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European Premiere Of Marvel Studios' Black Panther
Daniel Kaluuya attends the European Premiere of Marvel Studios' "Black Panther" at the Eventim Apollo, Hammersmith on February 8, 2018 in London, England.
Gareth Cattermole—Getty Images for Disney

The last year has been a phenomenal one for Daniel Kaluuya.

Since the releases of Best Picture Oscar nominee Get Out early last year and the blockbuster Black Panther in February, Kaluuya went from a little-known actor to becoming the youngest black man nominated for Best Actor at this year's Academy Awards ceremony.

At just 29-years-old, he grew up in London's Camden borough, a working-class neighborhood where he confronted crime and police brutality everyday. He paid his way through community theater classes and got his first major acting gigs without an agent.

Here’s how Kaluuya worked his way out of the streets of London to becoming an Oscar nominee.

Kaluuya paid £5 a class to study acting when he was a kid.

Kaluuya was born in 1989 in London, where his Ugandan mother immigrated to raise him and his older sister. They lived in council estates, which are government-provided public housing, until he was two years old. They then moved to a home in a borough of London called Camden--one of the most diverse areas of the city, but also one with high crime rates.

Even while in Camden, Kaluuya’s mother received benefits from the government similar to American welfare, the actor told Vice in 2017. Kaluuya described Camden as a “dark place,” due to its large drug market and prolific drug dealing within the city.

Despite not having the connections or resources to break into acting as a child, he got involved in theater early on. During elementary school, Kaluuya paid £5 a class to study improve at a local community drama school. At 9, he even won an award for a play hewrote and performed himself, he told Interview Magazine.

Kaluuya landed his first acting gig around the age of 16. BBC directors needed someone who could play a “street” kid for the film Shoot the Messenger, and found him acting near a church, he told Vice. Following that, and still without an agent, Kaluuya managed to land a gig writing for the British TV show Skins.

Having taught himself acting using just community theater classes, Kaluuya now advocates for funding to the arts: “I’m a product of these free and cheap organizations,” he told Esquire UK. “Stories are a reflection of the kind of people who get to write them.”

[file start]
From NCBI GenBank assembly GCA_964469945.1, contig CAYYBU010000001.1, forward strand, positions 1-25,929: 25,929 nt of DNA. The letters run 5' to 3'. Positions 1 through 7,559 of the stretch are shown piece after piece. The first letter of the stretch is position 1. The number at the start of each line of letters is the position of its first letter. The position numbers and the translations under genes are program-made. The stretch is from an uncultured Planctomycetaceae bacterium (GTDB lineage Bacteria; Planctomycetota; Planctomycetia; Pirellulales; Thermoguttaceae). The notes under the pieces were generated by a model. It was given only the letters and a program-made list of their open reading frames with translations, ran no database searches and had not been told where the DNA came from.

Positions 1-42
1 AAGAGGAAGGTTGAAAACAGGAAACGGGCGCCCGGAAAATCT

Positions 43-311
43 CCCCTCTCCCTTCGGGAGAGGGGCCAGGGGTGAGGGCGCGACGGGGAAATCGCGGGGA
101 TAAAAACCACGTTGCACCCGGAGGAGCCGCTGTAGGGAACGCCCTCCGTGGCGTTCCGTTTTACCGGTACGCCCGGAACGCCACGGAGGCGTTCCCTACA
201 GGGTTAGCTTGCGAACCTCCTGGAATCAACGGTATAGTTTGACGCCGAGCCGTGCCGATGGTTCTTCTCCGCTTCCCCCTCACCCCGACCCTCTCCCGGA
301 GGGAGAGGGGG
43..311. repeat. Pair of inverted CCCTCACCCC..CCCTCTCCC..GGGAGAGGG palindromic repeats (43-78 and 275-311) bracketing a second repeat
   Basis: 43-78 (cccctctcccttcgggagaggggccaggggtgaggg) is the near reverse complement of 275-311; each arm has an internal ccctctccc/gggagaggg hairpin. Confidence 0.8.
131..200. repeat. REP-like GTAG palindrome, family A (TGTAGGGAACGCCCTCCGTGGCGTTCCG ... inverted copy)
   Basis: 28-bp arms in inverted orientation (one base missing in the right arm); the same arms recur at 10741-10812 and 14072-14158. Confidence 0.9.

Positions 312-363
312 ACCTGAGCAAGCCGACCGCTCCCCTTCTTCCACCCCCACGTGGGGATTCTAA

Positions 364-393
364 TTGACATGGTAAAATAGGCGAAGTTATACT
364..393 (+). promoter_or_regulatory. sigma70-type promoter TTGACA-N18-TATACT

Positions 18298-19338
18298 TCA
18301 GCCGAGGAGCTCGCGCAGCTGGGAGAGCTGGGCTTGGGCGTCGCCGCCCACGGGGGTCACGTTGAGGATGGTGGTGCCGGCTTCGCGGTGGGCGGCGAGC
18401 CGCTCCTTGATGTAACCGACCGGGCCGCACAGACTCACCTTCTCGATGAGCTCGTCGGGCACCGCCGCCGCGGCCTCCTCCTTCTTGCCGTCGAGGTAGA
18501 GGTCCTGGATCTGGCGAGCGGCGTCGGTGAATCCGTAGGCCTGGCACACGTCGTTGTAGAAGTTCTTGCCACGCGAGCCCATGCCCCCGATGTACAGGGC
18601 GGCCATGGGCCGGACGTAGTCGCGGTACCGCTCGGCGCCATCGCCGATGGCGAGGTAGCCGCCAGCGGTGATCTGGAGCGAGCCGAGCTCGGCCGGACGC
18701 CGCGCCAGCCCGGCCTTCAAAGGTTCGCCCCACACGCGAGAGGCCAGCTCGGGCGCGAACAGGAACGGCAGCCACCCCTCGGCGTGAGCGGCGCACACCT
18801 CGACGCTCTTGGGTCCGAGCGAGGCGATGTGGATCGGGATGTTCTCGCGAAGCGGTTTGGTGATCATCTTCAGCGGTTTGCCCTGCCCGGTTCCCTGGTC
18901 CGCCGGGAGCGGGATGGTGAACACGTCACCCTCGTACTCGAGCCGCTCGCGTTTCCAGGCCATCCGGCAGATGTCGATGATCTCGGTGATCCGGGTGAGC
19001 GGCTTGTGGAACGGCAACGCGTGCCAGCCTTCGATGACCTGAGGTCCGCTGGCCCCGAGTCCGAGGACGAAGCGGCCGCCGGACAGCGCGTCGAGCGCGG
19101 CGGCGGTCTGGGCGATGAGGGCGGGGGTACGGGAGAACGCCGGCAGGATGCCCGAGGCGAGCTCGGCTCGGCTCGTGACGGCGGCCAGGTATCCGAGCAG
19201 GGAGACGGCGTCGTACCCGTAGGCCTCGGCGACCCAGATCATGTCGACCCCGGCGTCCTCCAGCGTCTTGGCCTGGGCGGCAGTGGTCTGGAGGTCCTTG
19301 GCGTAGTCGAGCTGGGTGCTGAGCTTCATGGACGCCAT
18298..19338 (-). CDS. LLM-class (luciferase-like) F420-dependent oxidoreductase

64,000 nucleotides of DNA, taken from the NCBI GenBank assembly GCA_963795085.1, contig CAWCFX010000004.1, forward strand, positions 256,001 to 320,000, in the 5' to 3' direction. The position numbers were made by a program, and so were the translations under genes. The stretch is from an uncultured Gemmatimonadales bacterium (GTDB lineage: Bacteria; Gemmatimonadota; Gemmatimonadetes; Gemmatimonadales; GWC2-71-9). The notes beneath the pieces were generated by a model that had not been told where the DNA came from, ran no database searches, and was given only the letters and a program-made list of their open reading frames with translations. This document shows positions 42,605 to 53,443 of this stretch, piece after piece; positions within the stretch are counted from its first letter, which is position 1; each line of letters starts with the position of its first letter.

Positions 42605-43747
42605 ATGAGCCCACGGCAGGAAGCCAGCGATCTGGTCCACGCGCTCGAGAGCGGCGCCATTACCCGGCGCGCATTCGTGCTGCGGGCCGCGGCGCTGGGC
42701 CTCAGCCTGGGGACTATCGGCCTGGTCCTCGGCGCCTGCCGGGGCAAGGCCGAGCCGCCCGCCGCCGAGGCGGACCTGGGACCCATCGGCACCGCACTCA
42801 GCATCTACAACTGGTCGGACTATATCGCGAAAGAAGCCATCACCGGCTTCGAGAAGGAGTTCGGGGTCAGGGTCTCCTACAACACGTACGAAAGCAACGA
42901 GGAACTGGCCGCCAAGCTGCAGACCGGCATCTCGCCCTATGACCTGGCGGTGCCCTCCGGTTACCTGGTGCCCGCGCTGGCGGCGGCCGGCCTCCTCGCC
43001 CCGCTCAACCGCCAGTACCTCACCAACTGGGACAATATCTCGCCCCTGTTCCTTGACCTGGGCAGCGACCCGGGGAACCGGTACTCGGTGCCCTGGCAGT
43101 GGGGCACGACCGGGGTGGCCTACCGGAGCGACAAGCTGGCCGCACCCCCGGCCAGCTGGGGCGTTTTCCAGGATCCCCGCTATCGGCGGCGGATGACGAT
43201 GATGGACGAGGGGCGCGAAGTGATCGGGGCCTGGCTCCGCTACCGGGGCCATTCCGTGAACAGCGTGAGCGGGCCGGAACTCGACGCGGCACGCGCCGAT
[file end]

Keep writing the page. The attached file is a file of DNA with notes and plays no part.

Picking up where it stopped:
Marvel Studios' BLACK PANTHER..W'Kabi (Daniel Kaluuya)
Matt Kennedy—Marvel Studios/Walt Disney Pictures

He's filed a lawsuit over police brutality.

His breakout role in Get Out detailed how both microaggressions and direct racism are prevalent in everyday life for black people. To Kaluuya, who dealt with police brutality first hand, this message hit close to home.

A year after the young actor left Skins, London police pulled Kaluuya off a bus to Camden because he met the description of a drug dealer. In a lawsuit filed to the London High Court for £50,000 (almost $70,000) in 2010, Kaluuya claims police officers aggressively handcuffed him, pinned him down with their feet, kicked him in the legs and stomach, and later strip searched him in police custody.

The lawsuit also claims the police did not read him his rights and doctors confirmed he had internal bruising to his ribs, chest, and back from the incident, according to documents obtained by the Evening Standard.

The actor revealed getting stopped by the cops was nothing new. “Being young, working class and black, everything you do is policed,” he said.

Kaluuya still has a hustle mentality.

In the wake of his Academy Award nomination, Kaluuya is currently riding the massive success of Black Panther’s release, in which he played a tribal leader in the imaginary country Wakanda.

Later this year, he’ll also star in Steve McQueen’s newest thriller Widows.

In midst of his acting gigs, Kaluuya also said he will focus on writing a TV series about life in London that he workshopped at the Sundance Screenwriters Lab last year.

“It’s still a hustle!” Kaluuya told The New York Times. “You crack on.”